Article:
Expedia is all in on AWS, with plans to migrate 80 percent of its mission-critical apps from its on-premises data centers to the cloud in the next two to three years. By using AWS, Expedia has become more resilient. Expedia’s developers have been able to innovate faster while saving the company millions of dollars. Expedia provides travel-booking services across its flagship site Expedia.com and about 200 other travel-booking sites around the world.

AWS re:Invent 2017 - Mark Okerstrom Shares How Expedia Has Become More Agile by Going All In on AWS


Expedia, Inc. is a leading online travel company, providing leisure and business travel to customers worldwide. Expedia’s extensive brand portfolio includes Expedia.com, one of the world’s largest full service online travel agency, with sites localized for more than 20 countries; Hotels.com, the hotel specialist with sites in more than 60 countries; Hotwire.com, the hotel specialist with sites in more than 60 countries, and other travel brands.

The company delivers consumer value in leisure and business travel, drives incremental demand and direct bookings to travel suppliers, and provides advertisers the opportunity to reach a highly valuable audience of in-market travel consumers through Expedia Media Solutions. Expedia also powers bookings for some of the world’s leading airlines and hotels, top consumer brands, high traffic websites, and thousands of active affiliates through Expedia Affiliate Network.

Expedia Launches Travel Portal in Months Using the AWS Cloud (3:25)


Expedia is committed to continuous innovation, technology, and platform improvements to create a great experience for its customers. The Expedia Worldwide Engineering (EWE) organization supports all websites under the Expedia brand. Expedia began using Amazon Web Services (AWS) in 2010 to launch Expedia Suggest Service (ESS), a typeahead suggestion service that helps customers enter travel, search, and location information correctly. According to the company’s metrics, an error page is the main reason for site abandonment. Expedia wanted global users to find what they were looking for quickly and without errors. At the time, Expedia operated all its services from data centers in Chandler, AZ. The engineering team realized that they had to run ESS in locations physically close to customers to enable a quick and responsive service with minimal network latency.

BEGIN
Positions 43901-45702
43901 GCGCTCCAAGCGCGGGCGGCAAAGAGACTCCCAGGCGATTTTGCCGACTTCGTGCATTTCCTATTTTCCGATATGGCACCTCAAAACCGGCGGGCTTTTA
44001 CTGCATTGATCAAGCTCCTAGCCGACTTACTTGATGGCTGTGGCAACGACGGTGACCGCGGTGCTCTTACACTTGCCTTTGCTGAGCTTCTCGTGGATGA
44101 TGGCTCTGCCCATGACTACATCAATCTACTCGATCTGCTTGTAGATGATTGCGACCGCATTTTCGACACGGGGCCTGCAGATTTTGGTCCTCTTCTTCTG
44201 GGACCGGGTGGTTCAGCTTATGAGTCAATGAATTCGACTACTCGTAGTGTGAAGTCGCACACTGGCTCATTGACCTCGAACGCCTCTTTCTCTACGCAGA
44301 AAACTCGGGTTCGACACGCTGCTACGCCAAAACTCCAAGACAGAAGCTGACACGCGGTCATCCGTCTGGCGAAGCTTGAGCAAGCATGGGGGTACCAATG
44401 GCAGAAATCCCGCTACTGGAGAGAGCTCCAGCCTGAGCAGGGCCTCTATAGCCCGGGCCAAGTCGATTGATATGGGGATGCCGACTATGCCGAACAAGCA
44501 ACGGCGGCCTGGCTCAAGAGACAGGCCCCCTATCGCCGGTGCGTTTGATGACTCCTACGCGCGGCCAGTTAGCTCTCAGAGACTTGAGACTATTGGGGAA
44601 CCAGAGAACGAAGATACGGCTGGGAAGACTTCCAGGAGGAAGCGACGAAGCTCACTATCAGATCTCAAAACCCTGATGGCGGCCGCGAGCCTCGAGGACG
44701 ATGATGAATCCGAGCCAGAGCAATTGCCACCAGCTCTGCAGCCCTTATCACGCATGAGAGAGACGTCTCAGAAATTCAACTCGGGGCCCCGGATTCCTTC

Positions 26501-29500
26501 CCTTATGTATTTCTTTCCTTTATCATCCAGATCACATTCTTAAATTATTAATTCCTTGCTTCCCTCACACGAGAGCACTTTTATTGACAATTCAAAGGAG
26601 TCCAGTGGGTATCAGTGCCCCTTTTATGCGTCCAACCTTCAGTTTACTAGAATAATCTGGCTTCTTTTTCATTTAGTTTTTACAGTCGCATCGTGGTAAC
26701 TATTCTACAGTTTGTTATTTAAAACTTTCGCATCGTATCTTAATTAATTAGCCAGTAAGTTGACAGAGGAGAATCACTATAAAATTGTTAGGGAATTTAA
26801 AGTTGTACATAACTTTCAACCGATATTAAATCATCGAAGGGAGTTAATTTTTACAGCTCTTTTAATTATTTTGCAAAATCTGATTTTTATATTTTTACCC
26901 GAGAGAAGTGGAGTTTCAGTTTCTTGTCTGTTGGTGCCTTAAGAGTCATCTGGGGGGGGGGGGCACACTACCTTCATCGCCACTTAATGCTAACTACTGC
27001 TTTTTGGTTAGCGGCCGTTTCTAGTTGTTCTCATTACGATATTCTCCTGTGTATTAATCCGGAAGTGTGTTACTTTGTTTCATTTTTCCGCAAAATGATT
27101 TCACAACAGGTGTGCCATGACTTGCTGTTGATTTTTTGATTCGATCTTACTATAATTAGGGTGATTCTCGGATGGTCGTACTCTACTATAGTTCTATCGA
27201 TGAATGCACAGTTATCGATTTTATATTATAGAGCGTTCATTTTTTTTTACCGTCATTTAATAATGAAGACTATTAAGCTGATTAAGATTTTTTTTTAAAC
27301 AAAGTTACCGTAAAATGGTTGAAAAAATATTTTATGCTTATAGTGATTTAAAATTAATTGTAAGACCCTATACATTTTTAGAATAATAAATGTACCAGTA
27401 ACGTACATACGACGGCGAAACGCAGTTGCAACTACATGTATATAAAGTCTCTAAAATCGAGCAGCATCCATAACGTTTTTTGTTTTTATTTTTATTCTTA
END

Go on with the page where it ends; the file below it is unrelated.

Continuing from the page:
Expedia considered on-premises virtualization solutions as well as other cloud providers, but ultimately chose Amazon Web Services (AWS) because it was the only solution with the global infrastructure in place to support Asia Pacific customers. “From an architectural perspective, infrastructure, automation, and proximity to the customer were key factors,” explains Murari Gopalan, Technology Director. “There was no way for us to solve the problem without AWS.”

“Using AWS, we were able to build and deliver the ESS service within three months,” says Magesh Chandramouli, Principal Architect. ESS uses algorithms based on customer location and aggregated shopping and booking data from past customers to display suggestions when a customer starts typing. For example, if a customer in Seattle entered sea when booking a flight, the service would display Seattle, SeaTac, and other relevant destinations.

Expedia launched ESS instances initially in the Asia Pacific (Singapore) Region and then quickly replicated the service in the US West (Northern California) and EU (Ireland) Regions. Expedia engineers initially used Apache Lucene and other open source tools to build the service, but eventually developed powerful tools in-house to store indexes and queries.

By deploying ESS on AWS, Expedia was able to improve service to customers in the Asia Pacific region as well as Europe. “Latency was our biggest issue,” says Chandramouli. “Using AWS, we decreased average network latency from 700 milliseconds to less than 50 milliseconds.” Figure 1 demonstrates the ESS typeahead suggestion service running on AWS.


Figure 1. Expedia Suggest Service Architecture on AWS

By 2011, Expedia was running several critical, high-volumes applications on AWS, such as the Global Deals Engine (GDE). GDE delivers deals to its online partners and allows them to create custom websites and applications using Expedia APIs and product inventory tools.

Expedia provisions Hadoop clusters using Amazon Elastic Map Reduce (Amazon EMR) to analyze and process streams of data coming from Expedia’s global network of websites, primarily clickstream, user interaction, and supply data, which is stored on Amazon Simple Storage Service (Amazon S3). Expedia processes approximately 240 requests per second. “The advantage of AWS is that we can use Auto Scaling to match load demand instead of having to maintain capacity for peak load in traditional datacenters,” comments Gopalan. Expedia uses AWS CloudFormation with Chef to deploy its entire front and backend stack into its Amazon Virtual Private Cloud (Amazon VPC) environment. Expedia uses a multi-region, multi-availability zone architecture with a proprietary DNS service to add resiliency to the applications. Figure 2 demonstrates the architecture of the GDE service on AWS.


Figure 2. Expedia Global Deals Engine Architecture on AWS